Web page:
As mentioned in this weeks lectures, Biomedicine is universal and objective. Since its studies revolve around factual evidence, physiology, and anatomy of the human body, it is always subject to change. In other words, as we continue to advance in technology and increase our knowledge of the science and the human body, biomedicine will progress as well. This is exactly what is meant by the “culture of biomedicine,” where the surrounding culture is the basis of biomedicine, and that biomedicine directly correlates with it. This is an extremely important concept seeing as how culture is such an immensely large influencing factor in all of our lives. It is inevitable to be affected by it, and it makes us the people we are today. However biomedicine also has an inversely large affect on culture as well. As mentioned in lecture, “sometimes its hard to see where culture ends and medicine begins.” For example, in the post war era, the use of mass media helped to incorporate new biomedical advances in medicine into the lives of people such as the use of penicillin or other newly produced medications. In this case, culture helped promote medicine, while medicine improved and advanced aspects of culture.

The dichotomy I chose to investigate was that of life/death simply because I think it is such a complex idea and one that is argued a lot in our society today. Pro life arguments, abortions, and DNR arguments are just a few of the many arguments that revolve around this particular dichotomy.  I believe these complementary yet opposing ideologies and terms came from people arguing ideas and presenting their own opinions of things. Yet again, I believe it is something that is highly influenced by culture and dependent on the ideals of that particular society.

In Western society in particular, the dichotomy of life and death is one that I believe is frequently argued and somewhat of a sensitive subject as well. For one thing life and death are both very natural things, and in Western society we do not particularly shy away from death, but rather accept it as an inevitable fate for all. Some cultures see death as fearful and it is almost a taboo subject to them. As for life, it is something that is celebrated no matter what the circumstances may be. Even if the pregnancy is out of wedlock, or perhaps a forbidden birth, the actual life of the child once it comes into this world is very rarely looked down upon and most always celebrated. Since our culture is accepting of both these ideals, then it is no surprise that the dichotomy of life and death is one that is natural and normal.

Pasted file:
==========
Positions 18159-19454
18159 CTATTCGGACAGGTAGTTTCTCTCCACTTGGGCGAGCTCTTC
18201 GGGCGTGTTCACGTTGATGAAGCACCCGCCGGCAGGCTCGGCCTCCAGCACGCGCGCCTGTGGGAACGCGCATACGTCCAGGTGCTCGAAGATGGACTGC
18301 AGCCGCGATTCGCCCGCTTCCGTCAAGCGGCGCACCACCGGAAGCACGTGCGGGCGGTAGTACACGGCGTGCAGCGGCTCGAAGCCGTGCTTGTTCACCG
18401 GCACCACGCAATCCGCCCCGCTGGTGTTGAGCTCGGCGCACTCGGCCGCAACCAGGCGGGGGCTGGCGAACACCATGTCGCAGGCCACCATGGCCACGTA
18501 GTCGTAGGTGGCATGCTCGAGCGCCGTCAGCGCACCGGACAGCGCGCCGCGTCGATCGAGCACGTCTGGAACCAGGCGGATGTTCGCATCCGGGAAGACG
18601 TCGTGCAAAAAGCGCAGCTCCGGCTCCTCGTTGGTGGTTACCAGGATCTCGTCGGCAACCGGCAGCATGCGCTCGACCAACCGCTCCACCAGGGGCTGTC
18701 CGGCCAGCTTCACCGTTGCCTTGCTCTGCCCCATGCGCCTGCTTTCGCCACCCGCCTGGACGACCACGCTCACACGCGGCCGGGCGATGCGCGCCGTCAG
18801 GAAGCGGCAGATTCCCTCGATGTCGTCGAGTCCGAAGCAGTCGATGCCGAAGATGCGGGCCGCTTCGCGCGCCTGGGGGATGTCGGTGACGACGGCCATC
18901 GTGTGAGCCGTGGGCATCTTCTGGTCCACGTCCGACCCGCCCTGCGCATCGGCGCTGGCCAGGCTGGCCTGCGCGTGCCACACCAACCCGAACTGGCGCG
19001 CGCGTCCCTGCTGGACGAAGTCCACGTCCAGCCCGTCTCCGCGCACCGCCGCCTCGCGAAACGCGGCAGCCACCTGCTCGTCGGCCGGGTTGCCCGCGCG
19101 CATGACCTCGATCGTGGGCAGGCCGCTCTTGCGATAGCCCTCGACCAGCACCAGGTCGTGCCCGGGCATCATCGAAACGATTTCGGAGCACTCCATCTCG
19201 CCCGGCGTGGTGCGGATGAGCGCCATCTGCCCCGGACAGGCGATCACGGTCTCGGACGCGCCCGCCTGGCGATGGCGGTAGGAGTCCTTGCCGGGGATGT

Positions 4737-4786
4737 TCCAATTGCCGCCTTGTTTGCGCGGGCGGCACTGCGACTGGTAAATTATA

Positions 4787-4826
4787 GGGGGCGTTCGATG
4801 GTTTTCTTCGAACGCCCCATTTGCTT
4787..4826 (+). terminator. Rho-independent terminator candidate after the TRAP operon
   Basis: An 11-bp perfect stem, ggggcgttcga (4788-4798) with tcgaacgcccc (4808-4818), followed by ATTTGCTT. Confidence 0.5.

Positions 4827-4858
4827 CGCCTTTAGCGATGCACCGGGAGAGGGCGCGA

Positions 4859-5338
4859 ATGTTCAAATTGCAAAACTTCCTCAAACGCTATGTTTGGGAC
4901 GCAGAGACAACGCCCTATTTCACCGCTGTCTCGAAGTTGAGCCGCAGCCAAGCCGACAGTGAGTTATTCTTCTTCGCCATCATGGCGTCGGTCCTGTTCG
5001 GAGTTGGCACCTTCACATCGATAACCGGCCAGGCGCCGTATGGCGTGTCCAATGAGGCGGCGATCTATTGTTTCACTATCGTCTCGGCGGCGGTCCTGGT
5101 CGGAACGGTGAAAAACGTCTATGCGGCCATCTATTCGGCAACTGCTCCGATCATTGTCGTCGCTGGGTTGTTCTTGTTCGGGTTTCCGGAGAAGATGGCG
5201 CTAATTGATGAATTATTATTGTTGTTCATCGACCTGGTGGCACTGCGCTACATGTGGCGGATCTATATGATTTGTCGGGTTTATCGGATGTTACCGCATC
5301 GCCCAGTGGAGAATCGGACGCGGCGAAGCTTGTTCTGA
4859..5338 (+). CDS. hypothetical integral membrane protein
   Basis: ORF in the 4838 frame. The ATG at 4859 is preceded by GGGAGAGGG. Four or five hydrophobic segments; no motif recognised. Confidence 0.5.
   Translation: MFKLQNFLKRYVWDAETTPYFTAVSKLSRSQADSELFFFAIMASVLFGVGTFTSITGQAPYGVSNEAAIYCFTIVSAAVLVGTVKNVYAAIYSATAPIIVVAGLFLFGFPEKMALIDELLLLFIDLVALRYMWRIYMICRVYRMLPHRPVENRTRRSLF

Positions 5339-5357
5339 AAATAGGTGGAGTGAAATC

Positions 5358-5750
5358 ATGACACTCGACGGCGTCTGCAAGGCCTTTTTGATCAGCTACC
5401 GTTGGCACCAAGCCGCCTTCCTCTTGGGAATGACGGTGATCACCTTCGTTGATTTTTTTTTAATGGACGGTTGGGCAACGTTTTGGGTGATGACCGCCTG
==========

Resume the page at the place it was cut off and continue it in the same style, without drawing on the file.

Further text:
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  1. Emily Tassoni says:

    Life and death is probably one of the most important dichotomies a clinician must understand. It is very poorly understood and much debated when exactly life begins and when it ends. Most of the perspectives on life and death are dependent on culture, religion, and personal belief. For a clinician it is vital that they understand not just the general view on life and death but also their individual patient’s view on life and death. There are a great number of implications if clinicians chose only one definition of life and death. For example, if a doctor had a brain dead patient kept alive only by life support, they have a choice; continue treatment until the rest of the body dies, or take the patient off life support and let them die naturally. So when is the patient considered dead? Is it once the heart stops beating or is it when the brain death occurred? This choice is not the doctor’s it is the choice of the family or the patient’s living will. Some people believe that in order to cut costs and hardships on the family, once their mind is gone they opt to not receive any more treatments and to die as they will. Others want to be treated with everything the doctor’s got, to fight ‘til the very last breath. If the doctor doesn’t take these beliefs into consideration, it can cause emotional trauma for the patient or their family and often can result in a lawsuit. It is important to understand that life and death are not black and white, but various shades of grey depending on the perspective of the patient.

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